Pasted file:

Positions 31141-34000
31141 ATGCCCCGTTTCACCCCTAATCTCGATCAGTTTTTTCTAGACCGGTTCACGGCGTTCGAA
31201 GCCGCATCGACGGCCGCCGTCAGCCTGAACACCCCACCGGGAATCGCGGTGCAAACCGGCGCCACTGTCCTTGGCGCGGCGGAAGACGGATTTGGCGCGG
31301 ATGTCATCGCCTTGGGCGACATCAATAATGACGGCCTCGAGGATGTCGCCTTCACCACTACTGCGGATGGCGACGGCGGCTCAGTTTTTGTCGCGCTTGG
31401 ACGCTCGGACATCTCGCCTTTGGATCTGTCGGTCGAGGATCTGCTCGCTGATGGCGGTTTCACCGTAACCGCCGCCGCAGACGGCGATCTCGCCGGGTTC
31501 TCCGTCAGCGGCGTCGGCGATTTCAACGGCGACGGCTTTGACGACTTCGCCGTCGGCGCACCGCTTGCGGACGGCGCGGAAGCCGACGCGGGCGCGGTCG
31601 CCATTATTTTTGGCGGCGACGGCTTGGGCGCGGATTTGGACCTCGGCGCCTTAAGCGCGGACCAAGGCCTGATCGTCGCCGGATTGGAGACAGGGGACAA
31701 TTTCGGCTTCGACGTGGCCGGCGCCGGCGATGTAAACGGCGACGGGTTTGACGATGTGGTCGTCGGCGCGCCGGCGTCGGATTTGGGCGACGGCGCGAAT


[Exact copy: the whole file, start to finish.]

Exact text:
Positions 31141-34000
31141 ATGCCCCGTTTCACCCCTAATCTCGATCAGTTTTTTCTAGACCGGTTCACGGCGTTCGAA
31201 GCCGCATCGACGGCCGCCGTCAGCCTGAACACCCCACCGGGAATCGCGGTGCAAACCGGCGCCACTGTCCTTGGCGCGGCGGAAGACGGATTTGGCGCGG
31301 ATGTCATCGCCTTGGGCGACATCAATAATGACGGCCTCGAGGATGTCGCCTTCACCACTACTGCGGATGGCGACGGCGGCTCAGTTTTTGTCGCGCTTGG
31401 ACGCTCGGACATCTCGCCTTTGGATCTGTCGGTCGAGGATCTGCTCGCTGATGGCGGTTTCACCGTAACCGCCGCCGCAGACGGCGATCTCGCCGGGTTC
31501 TCCGTCAGCGGCGTCGGCGATTTCAACGGCGACGGCTTTGACGACTTCGCCGTCGGCGCACCGCTTGCGGACGGCGCGGAAGCCGACGCGGGCGCGGTCG
31601 CCATTATTTTTGGCGGCGACGGCTTGGGCGCGGATTTGGACCTCGGCGCCTTAAGCGCGGACCAAGGCCTGATCGTCGCCGGATTGGAGACAGGGGACAA
31701 TTTCGGCTTCGACGTGGCCGGCGCCGGCGATGTAAACGGCGACGGGTTTGACGATGTGGTCGTCGGCGCGCCGGCGTCGGATTTGGGCGACGGCGCGAAT